The GLP aggregated and excerpted this blog/article to reflect the diversity of news, opinion and analysis.
Howler monkeys are the loudest land animals on Earth, capable of bellowing at volumes of 140 decibels, which is on the level of gunshots or firecrackers. Not surprisingly, male howlers frequently use this power to advertise their sexual fitness, catcalling females with their ear-splitting roars.
But in a beautiful twist of expectations, scientists have now found that the louder the monkey’s calls, the smaller the monkey’s balls. A team based out of Cambridge University came to this conclusion by comparing the size of dozens of monkeys’ testes with the hyoid bones located in their voice boxes, which revealed a negative correlation between decibel levels and testicular endowment. The results are published in the journal Current Biology.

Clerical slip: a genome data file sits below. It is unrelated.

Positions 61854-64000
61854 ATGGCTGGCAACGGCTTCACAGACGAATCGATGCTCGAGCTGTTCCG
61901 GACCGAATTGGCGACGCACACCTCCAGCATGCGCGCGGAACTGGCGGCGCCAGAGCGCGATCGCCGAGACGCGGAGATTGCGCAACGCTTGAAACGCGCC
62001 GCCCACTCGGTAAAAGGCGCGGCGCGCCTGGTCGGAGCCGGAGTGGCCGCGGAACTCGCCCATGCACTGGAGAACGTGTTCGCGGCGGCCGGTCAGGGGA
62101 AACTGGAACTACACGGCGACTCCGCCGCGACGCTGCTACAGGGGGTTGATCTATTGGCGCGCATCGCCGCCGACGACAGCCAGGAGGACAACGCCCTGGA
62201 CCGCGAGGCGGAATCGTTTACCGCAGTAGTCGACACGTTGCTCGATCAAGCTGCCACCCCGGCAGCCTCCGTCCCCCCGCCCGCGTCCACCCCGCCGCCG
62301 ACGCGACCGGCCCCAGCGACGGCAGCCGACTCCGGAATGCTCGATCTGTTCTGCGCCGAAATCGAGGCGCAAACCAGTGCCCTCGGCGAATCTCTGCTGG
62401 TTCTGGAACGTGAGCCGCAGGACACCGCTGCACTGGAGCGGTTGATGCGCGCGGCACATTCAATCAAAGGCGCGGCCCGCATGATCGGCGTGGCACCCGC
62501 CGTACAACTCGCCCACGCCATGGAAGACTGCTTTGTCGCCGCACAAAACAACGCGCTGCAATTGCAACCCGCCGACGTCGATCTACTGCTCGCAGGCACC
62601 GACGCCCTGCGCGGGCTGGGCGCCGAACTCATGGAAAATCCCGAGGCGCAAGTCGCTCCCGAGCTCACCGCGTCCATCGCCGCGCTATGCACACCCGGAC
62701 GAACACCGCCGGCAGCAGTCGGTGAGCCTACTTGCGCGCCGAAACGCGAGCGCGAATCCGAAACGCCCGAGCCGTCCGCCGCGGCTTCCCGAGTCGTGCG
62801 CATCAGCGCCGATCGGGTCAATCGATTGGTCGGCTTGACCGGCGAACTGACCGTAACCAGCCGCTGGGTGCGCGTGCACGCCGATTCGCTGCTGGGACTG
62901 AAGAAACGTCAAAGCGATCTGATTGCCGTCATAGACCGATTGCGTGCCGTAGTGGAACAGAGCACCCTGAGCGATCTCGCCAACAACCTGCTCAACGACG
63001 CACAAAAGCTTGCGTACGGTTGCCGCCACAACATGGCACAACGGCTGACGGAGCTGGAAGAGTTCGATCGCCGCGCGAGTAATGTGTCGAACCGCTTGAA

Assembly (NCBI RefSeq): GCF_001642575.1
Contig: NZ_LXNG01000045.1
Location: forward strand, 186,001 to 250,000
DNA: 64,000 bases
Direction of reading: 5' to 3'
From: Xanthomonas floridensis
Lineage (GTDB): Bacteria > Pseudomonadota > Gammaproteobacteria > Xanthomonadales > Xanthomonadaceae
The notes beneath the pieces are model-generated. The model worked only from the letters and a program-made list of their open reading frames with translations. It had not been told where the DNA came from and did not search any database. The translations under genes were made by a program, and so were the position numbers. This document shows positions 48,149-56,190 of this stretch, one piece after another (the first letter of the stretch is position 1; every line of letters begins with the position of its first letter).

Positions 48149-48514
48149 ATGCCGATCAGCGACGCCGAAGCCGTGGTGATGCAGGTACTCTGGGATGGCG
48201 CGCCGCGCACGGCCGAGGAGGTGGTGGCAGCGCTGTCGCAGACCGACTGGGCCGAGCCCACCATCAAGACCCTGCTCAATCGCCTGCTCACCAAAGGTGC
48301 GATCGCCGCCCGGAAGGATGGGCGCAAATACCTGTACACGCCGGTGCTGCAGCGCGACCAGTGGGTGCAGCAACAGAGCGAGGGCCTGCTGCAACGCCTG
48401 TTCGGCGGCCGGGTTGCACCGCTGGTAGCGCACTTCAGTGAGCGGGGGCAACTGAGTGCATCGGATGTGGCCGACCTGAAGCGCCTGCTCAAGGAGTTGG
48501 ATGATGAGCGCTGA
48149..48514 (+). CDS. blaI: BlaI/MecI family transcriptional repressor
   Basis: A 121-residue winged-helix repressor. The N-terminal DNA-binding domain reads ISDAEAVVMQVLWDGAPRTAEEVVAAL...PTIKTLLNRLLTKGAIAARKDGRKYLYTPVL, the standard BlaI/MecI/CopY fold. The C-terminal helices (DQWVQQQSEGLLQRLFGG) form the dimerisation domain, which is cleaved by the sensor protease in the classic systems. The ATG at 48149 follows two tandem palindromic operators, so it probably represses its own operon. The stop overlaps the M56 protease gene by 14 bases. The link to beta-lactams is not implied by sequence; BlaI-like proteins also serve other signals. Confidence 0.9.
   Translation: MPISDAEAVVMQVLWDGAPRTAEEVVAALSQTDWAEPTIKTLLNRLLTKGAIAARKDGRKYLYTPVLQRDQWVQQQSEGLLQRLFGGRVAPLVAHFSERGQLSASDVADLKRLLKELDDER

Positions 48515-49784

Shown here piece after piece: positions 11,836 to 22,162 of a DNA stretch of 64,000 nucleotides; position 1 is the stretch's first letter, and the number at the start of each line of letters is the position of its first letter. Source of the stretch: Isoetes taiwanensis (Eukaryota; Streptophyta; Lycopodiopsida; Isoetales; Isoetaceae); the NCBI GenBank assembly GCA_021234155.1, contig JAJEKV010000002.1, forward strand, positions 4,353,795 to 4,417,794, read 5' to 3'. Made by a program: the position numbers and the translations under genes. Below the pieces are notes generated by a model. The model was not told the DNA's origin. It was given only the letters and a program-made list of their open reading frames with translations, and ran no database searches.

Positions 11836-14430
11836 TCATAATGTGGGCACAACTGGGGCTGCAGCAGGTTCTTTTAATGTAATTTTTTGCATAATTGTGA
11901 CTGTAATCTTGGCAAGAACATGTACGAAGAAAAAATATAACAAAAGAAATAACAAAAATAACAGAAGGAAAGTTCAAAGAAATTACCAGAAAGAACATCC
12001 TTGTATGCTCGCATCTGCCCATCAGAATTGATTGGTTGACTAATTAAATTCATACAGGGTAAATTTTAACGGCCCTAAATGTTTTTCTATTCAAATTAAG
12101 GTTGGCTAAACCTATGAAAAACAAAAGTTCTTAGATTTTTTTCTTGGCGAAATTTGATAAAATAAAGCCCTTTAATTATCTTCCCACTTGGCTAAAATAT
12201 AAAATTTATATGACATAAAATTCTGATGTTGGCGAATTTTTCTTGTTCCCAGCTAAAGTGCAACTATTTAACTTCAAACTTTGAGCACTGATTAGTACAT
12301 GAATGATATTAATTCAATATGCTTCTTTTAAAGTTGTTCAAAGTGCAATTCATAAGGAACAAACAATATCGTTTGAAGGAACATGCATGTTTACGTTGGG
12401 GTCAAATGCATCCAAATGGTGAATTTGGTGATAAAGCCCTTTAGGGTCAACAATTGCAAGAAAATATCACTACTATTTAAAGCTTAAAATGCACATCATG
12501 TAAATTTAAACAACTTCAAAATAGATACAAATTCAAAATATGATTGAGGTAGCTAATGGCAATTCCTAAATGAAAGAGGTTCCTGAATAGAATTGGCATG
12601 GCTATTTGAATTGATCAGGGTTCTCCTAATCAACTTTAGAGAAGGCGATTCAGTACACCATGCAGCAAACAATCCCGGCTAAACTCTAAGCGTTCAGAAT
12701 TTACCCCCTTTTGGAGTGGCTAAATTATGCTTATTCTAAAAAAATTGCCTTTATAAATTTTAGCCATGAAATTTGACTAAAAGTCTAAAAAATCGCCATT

Naturally, Knapp warns against anthropomorphizing these findings, and she is completely right. There is a world of difference between howler monkeys and humans, especially with regard to sexual selection.
And yet, the study still conjures up visions of dudes who ride incomprehensibly loud motorcycles, or who catcall women on the street. Far from coming off as masculine, this kind of thing reeks of overcompensation in other, more sensitive areas. As the saying goes: the empty vessel makes the loudest sound, and it seems that may be especially true when the vessel in question is balls.
Read full, original post: The Louder the Monkey, the Smaller Its Balls, Study Finds